“Show, don’t tell”: Using visual mapping to chart emergent thinking in self-reflexive research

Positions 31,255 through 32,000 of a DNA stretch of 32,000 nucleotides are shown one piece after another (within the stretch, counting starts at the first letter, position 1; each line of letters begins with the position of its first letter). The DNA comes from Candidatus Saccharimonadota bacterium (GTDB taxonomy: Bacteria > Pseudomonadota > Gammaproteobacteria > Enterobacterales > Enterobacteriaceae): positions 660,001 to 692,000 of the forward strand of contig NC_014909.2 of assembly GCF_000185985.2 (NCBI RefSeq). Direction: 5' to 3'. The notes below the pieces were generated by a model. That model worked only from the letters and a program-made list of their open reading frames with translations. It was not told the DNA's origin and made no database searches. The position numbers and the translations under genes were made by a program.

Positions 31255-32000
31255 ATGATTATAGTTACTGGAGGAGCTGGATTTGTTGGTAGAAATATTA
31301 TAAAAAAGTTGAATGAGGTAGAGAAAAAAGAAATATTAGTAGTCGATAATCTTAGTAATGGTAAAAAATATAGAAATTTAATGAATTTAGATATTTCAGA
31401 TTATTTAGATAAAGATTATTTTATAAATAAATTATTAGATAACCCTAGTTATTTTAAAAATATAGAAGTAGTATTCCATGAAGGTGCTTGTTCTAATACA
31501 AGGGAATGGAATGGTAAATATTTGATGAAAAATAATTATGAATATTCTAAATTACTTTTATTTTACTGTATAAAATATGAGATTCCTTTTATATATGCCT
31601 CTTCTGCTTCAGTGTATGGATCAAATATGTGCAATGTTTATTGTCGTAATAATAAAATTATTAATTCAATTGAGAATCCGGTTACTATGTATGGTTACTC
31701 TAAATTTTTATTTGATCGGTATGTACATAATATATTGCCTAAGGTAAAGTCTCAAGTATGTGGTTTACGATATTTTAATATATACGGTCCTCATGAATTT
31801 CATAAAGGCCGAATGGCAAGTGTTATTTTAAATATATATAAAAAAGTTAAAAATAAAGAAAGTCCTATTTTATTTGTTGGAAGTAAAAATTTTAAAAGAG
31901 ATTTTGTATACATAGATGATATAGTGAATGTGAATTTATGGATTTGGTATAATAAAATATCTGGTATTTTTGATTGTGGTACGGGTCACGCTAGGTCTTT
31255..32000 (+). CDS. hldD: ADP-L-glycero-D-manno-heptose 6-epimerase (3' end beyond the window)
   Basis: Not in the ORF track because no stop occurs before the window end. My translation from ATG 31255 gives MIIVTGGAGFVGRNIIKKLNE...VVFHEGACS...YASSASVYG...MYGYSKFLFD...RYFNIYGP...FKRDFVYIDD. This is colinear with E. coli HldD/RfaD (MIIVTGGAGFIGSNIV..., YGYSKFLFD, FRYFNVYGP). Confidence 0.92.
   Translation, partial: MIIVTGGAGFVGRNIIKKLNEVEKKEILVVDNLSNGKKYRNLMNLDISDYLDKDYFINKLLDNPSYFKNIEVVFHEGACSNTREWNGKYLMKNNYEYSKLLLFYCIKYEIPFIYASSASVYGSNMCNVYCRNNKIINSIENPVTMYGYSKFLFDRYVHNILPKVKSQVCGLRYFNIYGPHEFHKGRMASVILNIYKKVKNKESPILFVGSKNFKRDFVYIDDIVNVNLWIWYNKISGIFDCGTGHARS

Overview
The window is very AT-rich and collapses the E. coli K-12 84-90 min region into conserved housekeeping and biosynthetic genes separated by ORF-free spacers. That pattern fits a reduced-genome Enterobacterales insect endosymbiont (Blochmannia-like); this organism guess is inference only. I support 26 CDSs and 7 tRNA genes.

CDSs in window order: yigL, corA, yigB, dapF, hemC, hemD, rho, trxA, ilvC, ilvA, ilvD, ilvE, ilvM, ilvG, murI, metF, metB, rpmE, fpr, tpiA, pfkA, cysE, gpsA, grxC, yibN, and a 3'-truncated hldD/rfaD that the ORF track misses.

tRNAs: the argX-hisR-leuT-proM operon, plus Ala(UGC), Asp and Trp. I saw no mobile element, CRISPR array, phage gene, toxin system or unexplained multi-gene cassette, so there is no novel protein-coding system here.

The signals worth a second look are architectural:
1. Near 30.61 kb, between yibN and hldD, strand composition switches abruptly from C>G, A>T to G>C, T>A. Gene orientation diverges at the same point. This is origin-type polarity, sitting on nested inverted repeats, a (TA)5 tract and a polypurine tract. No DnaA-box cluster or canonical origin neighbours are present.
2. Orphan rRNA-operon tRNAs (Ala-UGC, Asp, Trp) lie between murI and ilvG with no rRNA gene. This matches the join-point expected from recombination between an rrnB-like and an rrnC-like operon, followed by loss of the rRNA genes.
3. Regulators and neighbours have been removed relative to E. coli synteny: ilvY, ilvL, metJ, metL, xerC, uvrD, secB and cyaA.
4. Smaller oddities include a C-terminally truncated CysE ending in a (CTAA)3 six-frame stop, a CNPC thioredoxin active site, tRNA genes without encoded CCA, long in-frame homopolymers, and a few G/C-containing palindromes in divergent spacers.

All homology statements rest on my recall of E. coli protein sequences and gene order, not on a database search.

This paper uses examples from my doctoral work to show the ways in which visual mapping can be used both to develop and clarify our thinking, and to provide a form of visual validation of the insights gained, in self-reflexive research. Visual mapping can operate as a meaning-making process, helping the researcher to make sense of their thinking through visual means, while also helping the reader to understand the researcher’s thinking processes better, through a series of diagrams that trace the development of thoughts and ideas. Visual mapping is one method self-study researchers can use to demonstrate what Mishler calls “the visibility of the work” (1990, p. 429), and to make plain the ways in which our thinking developed, and the connections we make between theory, data, and analysis. By making our thinking process visible, we allow our reader to “see the study and the links and leaps made” (Pinnegar & Hamilton, 2010, p. 150).